My words are smoother than oil,
but they are drawn swords.

Cast your burden upon the Lord,
and he will sustain you;
he will never let the righteous stumble.

(Psalm 55, adapted)

The class I’m taking this fall at Bexley Seabury is called “This Dangerous Book” for a reason.

We’re together investigating how texts, images, and sounds in juxtaposition can help us experience the Bible at a heart level rather than in our heads.

Our exercise last night was to do some free association on a text appointed for All Saints’ Day. The reading from the Book of Daniel stirred up in me various “beasts” like Daniel saw “in the visions of his head as he lay in bed.”

I saw in my vision by night
the four winds of heaven
stirring up the great sea
and four great beasts
came up out of the sea
different from one another.
(Dan. 7:2-3)

Though I am struggling with several “great beasts” — various kinds of sin in my life — the experience of the saints reassures me that I am not alone. I am not unique in my struggles, and in fact I can learn how to live from those “who have come out of the great ordeal” before me (Rev. 7:14).

In many recovery programs, those who have gone before are called sponsors; in our tradition they are called saints. Thanks be to God that we are not left to deal with our “great beasts” alone, that we are not left to swim the great sea by ourselves.

We are no longer strangers and sojourners, but fellow citizens with the saints and members of the household of God (Eph. 2:19).

It’s still beautiful

Local Hero

The film Local Hero is the story of a Texas oilman sent to Scotland to buy a fishing village so his company can put up a refinery. As the villagers dream about becoming millionaires, the oilman begins to fall in love with the peace and quiet.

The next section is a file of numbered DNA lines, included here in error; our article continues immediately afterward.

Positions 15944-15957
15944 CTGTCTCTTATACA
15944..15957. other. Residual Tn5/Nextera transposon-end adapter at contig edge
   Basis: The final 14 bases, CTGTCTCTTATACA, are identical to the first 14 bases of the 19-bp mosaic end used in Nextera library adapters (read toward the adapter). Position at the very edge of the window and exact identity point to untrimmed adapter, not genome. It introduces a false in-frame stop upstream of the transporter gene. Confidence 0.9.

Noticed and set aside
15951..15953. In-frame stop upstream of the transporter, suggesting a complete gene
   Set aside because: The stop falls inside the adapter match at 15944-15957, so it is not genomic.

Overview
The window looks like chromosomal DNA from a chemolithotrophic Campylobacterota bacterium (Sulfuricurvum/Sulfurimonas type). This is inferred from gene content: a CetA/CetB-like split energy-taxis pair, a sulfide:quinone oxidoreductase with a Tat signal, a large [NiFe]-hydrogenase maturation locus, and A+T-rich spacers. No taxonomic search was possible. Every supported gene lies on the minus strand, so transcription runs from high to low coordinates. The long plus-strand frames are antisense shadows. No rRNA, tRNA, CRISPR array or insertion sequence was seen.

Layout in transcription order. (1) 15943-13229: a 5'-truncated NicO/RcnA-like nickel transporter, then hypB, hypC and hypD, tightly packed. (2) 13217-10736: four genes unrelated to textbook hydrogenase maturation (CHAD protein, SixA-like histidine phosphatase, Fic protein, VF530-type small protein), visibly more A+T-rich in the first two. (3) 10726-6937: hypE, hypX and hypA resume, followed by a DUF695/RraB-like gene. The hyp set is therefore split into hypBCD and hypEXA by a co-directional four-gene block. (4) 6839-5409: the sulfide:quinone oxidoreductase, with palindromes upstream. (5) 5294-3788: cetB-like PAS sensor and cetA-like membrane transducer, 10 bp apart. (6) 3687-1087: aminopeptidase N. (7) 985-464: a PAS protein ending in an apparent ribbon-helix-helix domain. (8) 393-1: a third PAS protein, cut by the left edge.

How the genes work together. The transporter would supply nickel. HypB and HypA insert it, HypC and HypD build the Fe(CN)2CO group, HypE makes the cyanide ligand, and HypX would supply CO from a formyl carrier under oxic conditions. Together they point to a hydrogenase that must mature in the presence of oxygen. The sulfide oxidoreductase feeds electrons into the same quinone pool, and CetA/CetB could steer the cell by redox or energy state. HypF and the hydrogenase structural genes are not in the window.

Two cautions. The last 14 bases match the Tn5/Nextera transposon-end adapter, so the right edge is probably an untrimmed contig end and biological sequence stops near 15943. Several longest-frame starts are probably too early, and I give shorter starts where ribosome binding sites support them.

The oilman’s Scottish partner, Danny, is also falling in love. Marina is a mysterious figure, a lovely marine biologist with an enigmatic manner.

After the ceilidh celebrating the conclusion of the deal, Danny and Marina are out on the beach looking at the Northern Lights.

Danny: Holy mackerel! What’s happening?
Marina: That’s just the Northern Lights, Aurora Borealis. High-energy protons spilling over into our atmosphere. They get through the magnetic shield where it’s weak, at the poles.
Danny: It’s still beautiful, I don’t care what you call it. How often does this happen?
Marina: Any old time, although it’s best when the sun’s active. That gets the solar wind up and that’s where the protons come from.
Danny: You say the darnedest things, Marina.

We have another Danny in today’s Daily Office readings, and he’s the one saying to God, “You say the darnedest things.”

I heard but could not understand, so I said, “My lord, what shall be the outcome of these things?” He said, “Go your way, Daniel, for the words are to remain secret and sealed until the time of the end. Many shall be purified, cleansed, and refined, but the wicked shall continue to act wickedly. None of the wicked shall understand, but those who are wise shall understand.” (Daniel 12:8-10)

From our Easter perspective we know the meaning behind the signs. As Julian of Norwich says of Christ, “Know it well; love was his meaning.”

It’s easy to get tangled up and confused in speculations about dates and times and the mechanics of how God acts in history. It’s easy to lose sight of the meaning — God’s love for us, reaching down and remembering us “in our low estate” (Psalm 136:23).

As our first Danny says, “It’s still beautiful, I don’t care what you call it.”